Some very positive news for U.S deal-makers could bode well for CFOs. So far this year, the U.S. has been dominating the world stage when it comes to racking up multi-billion dollar deals, according to Ernst & Young.
In a news release, Rich Jeanneret, E&Y’s vice chair of Americas’ transaction advisory services, elaborated on the M&A rebound and what it means for CFOs. “Big deals mean that confidence is returning to the boardroom,” he said.
“That – coupled with increasing pressure to grow the bottom line and optimize capital due to shareholder activism – has executives taking a hard look at M&A. Unlike buybacks and dividends, M&A is a strategic way for the C-suite to create value for investors. For the first time since the financial crash, we’re seeing CFOs leverage balance sheets in a way that suggests a growing war chest for M&A.”
Yet despite the boom in large deals, U.S. deal volumes have been flat. For the first half of this year, U.S deals dipped to less than 1% to 5,728 deals versus 5,752 deals for the same period last year.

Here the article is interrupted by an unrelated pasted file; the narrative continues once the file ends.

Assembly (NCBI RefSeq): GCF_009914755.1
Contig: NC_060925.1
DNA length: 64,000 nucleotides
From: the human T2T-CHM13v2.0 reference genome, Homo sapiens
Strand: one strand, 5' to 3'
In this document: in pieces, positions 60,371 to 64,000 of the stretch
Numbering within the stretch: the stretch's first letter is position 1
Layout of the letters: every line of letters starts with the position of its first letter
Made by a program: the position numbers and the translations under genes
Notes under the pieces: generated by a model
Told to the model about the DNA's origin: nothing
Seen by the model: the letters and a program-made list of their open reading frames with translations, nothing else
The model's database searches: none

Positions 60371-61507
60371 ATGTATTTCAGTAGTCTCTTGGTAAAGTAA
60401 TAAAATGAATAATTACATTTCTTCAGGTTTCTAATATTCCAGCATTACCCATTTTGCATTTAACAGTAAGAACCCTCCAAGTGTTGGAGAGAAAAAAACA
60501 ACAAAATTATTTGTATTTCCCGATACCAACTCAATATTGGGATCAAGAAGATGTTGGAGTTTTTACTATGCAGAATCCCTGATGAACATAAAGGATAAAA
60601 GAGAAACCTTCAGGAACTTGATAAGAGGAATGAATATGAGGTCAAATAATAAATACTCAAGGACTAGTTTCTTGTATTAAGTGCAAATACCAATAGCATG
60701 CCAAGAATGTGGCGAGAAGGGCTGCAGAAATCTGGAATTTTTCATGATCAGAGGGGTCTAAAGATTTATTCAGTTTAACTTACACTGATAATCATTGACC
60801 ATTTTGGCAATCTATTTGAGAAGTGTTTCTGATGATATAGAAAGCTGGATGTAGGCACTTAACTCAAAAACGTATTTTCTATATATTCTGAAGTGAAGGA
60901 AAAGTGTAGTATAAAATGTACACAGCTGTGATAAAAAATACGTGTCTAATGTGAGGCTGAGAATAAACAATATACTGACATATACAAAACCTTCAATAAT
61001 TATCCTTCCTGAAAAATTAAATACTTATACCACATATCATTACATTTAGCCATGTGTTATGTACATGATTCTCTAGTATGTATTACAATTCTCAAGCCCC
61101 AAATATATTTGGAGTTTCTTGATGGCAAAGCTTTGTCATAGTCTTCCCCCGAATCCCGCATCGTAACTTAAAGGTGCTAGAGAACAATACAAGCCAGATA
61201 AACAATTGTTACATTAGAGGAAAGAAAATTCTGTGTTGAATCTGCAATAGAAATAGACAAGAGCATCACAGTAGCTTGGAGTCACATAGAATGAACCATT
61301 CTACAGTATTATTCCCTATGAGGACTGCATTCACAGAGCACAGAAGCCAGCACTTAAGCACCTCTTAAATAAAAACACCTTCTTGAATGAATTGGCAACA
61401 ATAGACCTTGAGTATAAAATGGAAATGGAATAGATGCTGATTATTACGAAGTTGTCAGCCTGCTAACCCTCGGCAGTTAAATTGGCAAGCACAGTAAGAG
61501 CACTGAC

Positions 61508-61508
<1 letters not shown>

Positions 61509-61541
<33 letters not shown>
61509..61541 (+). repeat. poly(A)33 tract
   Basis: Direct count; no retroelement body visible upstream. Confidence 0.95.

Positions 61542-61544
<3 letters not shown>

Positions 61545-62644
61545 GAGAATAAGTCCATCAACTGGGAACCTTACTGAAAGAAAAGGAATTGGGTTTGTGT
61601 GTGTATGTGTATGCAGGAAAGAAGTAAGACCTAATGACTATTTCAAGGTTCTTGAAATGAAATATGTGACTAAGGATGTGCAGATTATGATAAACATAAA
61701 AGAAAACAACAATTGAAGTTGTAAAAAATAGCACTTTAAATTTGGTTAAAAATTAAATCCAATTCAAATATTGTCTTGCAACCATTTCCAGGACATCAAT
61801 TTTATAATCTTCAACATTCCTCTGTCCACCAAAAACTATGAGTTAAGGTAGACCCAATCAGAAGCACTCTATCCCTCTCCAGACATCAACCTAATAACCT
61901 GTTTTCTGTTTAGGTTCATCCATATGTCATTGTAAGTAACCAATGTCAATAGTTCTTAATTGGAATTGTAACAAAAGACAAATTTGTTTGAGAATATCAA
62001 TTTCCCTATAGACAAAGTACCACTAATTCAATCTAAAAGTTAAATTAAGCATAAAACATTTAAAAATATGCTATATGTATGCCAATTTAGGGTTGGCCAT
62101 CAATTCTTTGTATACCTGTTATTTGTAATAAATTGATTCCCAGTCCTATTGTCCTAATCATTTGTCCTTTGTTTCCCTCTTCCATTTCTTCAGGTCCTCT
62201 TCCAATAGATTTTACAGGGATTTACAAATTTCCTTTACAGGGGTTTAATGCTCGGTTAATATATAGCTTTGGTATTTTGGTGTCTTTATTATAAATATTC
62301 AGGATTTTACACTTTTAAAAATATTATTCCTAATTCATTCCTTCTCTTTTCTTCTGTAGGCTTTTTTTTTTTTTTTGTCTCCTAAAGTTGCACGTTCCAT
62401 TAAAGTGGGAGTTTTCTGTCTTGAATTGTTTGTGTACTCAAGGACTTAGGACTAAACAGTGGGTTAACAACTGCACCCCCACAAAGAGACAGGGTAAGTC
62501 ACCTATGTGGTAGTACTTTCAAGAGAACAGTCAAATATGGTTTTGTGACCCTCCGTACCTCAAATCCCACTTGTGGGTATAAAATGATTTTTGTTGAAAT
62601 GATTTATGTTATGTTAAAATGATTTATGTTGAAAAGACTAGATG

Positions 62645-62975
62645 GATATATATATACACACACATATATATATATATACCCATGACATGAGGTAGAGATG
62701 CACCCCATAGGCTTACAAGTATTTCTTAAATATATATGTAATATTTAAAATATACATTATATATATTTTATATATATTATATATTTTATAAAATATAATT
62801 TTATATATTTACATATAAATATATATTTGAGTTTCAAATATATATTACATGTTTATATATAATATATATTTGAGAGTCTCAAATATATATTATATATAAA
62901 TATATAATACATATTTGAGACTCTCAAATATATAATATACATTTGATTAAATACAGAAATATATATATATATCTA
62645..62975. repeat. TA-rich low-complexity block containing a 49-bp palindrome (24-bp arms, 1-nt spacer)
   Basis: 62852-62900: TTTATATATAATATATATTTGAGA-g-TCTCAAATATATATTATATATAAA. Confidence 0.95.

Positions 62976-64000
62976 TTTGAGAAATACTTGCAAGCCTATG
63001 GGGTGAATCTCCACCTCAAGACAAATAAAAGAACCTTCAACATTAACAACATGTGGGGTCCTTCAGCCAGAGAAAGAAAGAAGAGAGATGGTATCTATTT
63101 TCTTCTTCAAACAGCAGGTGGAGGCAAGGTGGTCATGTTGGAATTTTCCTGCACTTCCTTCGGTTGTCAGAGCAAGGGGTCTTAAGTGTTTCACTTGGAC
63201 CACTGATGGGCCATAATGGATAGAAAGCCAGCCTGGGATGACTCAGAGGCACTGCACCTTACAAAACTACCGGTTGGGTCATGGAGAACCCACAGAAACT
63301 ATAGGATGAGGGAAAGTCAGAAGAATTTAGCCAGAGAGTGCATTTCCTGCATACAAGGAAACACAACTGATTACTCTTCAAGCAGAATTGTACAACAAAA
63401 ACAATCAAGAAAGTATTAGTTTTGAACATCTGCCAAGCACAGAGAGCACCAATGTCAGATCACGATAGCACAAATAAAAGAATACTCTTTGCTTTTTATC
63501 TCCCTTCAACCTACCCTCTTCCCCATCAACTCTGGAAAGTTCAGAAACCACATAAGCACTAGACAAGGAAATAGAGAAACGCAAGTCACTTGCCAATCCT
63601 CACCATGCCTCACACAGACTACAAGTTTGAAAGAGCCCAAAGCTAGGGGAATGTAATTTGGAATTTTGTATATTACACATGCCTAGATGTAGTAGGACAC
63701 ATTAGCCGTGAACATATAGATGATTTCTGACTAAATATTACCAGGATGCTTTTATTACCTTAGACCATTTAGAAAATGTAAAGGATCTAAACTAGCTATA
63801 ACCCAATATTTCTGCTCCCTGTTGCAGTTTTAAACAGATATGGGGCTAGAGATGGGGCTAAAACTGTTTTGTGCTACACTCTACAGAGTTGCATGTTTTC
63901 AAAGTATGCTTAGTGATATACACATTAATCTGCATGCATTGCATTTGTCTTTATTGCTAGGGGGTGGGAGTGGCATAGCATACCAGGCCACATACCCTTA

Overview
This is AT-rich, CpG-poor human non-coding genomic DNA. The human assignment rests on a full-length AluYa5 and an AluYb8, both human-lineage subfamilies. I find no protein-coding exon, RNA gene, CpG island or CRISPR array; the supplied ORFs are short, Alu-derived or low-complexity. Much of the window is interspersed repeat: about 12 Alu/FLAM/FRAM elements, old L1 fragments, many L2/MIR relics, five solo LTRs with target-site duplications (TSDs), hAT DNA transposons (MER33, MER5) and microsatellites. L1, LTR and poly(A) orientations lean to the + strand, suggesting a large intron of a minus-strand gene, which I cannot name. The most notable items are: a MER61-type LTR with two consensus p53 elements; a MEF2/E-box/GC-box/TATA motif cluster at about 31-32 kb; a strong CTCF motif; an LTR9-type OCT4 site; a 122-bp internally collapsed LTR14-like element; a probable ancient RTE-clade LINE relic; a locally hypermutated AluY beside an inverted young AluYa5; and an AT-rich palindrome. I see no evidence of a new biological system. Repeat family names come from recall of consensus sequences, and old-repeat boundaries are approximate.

But because so many deals were exceedingly pricey — 122 involving the U.S. as either buyers or sellers were tagged at more than $1 billion — the overall value skyrocketed to $904.1 billion in 2014. That’s a 63% increase from $554.9 billion for the same period in 2013, and a startling contrast to just 87 similar deals racked up in the first half of 2013.
E&Y also reports that of the top 25 deals globally, the United States was involved in 16. That number includes eight of the top ten largest deals in 2014.
Private equity played a role in the M&A resurgence. The number of U.S. PE-backed deals rose to 435 the first half of the year, a 7% increase from 405 during the same period last year. And PE-backed IPOs are up to 56 as compared with 45 in 2013.
Another factor that has fueled the preponderance of U.S.-driven deals is shareholder activism. According to an E&Y survey, 19 out of 20 executives report that issues raised by shareholders have influenced decisions surrounding acquisitions, strategic divestments, spinoffs and IPOs.
Photo credit: stavos